• Uncle John and Aunt Isa, for thinking about me, introducing me to some wonderful people, and just generally being super-cool
  • Phil, for giving me the most insightful informational interview I've ever had
  • Katie, for her incredible kindness and for making time for me, despite a grueling schedule
  • Laura, for her sharp insights into and deep knowledge of the nonprofit world, and for explaining, finally, what the field of communications is actually about
MVP Section
  • Milton, for his tireless assistance in sending me job postings, forwarding me connections, and just generally motivating me to keep looking
  • Susan, for being a source of inspiration and sending me bajillions of job opportunities in Austin
  • My parents, for their constant encouragement and support, and for getting me into the habit of writing thank-you notes
Update: It just occurred to me that I should also thank the coffee shops whose internet and desk space I've been mooching off of. So, thank you to Philz, Haus, Java Supreme, and especially Sugarlump for providing delicious beverages, (mostly) delightful music, and tolerance of my deadbeat tendencies. I really appreciate it.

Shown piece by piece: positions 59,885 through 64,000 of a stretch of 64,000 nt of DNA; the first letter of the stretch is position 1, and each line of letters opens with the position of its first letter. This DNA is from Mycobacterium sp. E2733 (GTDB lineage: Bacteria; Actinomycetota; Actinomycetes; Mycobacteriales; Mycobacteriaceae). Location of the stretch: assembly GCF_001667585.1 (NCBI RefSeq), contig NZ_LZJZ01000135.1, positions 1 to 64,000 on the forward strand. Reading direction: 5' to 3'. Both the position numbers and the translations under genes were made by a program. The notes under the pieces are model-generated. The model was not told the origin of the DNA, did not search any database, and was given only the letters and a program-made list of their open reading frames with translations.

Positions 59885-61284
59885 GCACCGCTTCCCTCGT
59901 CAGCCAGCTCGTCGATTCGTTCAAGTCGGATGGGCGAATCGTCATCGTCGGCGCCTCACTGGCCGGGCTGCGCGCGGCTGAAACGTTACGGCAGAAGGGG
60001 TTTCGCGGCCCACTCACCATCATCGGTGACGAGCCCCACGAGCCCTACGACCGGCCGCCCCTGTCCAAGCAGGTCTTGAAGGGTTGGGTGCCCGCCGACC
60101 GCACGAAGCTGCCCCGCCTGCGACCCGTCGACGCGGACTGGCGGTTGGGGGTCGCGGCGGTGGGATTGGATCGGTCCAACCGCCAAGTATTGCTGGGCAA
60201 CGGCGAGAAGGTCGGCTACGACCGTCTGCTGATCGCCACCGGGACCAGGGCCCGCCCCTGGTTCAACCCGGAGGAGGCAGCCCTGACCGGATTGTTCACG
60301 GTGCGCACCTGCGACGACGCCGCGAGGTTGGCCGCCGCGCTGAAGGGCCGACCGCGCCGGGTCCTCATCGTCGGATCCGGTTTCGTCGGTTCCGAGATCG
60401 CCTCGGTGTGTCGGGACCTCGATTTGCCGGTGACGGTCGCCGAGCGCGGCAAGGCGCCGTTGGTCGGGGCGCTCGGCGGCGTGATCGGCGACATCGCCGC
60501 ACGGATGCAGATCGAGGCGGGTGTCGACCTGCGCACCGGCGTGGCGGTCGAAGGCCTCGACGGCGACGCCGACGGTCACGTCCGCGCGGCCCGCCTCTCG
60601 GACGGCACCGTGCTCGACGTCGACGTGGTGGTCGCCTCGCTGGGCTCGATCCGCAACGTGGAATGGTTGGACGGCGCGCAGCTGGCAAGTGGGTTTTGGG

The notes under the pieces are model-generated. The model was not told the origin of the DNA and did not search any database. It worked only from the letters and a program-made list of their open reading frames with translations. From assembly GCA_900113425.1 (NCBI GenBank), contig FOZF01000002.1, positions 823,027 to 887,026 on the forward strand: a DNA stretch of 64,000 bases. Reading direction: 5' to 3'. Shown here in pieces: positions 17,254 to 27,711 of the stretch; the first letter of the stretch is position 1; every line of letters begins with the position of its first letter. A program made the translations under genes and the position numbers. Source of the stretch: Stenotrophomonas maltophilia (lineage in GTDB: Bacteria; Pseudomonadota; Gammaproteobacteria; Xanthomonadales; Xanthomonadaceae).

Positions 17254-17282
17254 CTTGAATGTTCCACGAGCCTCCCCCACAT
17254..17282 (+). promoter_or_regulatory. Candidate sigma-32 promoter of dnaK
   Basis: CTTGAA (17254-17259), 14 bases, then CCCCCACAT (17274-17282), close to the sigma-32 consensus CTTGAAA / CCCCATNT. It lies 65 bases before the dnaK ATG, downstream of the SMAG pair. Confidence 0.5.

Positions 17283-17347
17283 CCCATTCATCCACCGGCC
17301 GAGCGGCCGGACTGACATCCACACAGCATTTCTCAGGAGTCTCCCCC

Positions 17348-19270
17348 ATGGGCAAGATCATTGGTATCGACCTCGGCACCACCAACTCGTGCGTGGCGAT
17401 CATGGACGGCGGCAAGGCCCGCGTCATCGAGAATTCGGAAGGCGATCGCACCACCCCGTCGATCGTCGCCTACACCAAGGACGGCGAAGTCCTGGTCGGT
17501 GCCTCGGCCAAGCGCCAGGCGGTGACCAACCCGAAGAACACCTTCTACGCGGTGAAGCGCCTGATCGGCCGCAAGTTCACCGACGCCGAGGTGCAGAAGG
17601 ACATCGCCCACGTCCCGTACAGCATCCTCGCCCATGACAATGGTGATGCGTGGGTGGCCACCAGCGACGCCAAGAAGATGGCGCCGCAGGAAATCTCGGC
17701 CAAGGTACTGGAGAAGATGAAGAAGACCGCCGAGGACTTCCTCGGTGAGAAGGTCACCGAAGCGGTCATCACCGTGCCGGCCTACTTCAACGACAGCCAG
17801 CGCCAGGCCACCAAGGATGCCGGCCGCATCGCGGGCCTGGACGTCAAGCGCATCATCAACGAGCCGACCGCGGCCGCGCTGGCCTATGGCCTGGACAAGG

All of you rock even harder than the king, and that's saying something.

Saturday, September 12, 2009

Food for Thought

I applied for a couple of positions at the branch of Whole Foods that's about to open at Noe and 24th, thinking that working there would be a convenient way (I live just down the hill from the new location) to buy myself some more time to network and find the kind of career I actually want. Plus, one of the positions was for a cheesemonger, and how cool would that be? I even wrote up a cute cover letter about how I've been a huge fan of their company ever since I first pushed one of their kid-sized carts up the tiny aisles of their original store in Austin.

Well, it turns out that B.A. in English does not qualify you to stock shelves at a grocery store. I got the second of two rejection emails last Friday, and, even though I sort of suspected it was coming, reading that second was quite a blow--a sucker-punch, really--to my ego. I was initially puzzled as to why this particular rejection cut me so deeply (after all, I've weathered a lot of rejections in the past thirteen months), but I've concluded that I had just started to realize how much I care about food and had been hoping a job at Whole Foods would be a tiny step forward in pursuing that interest.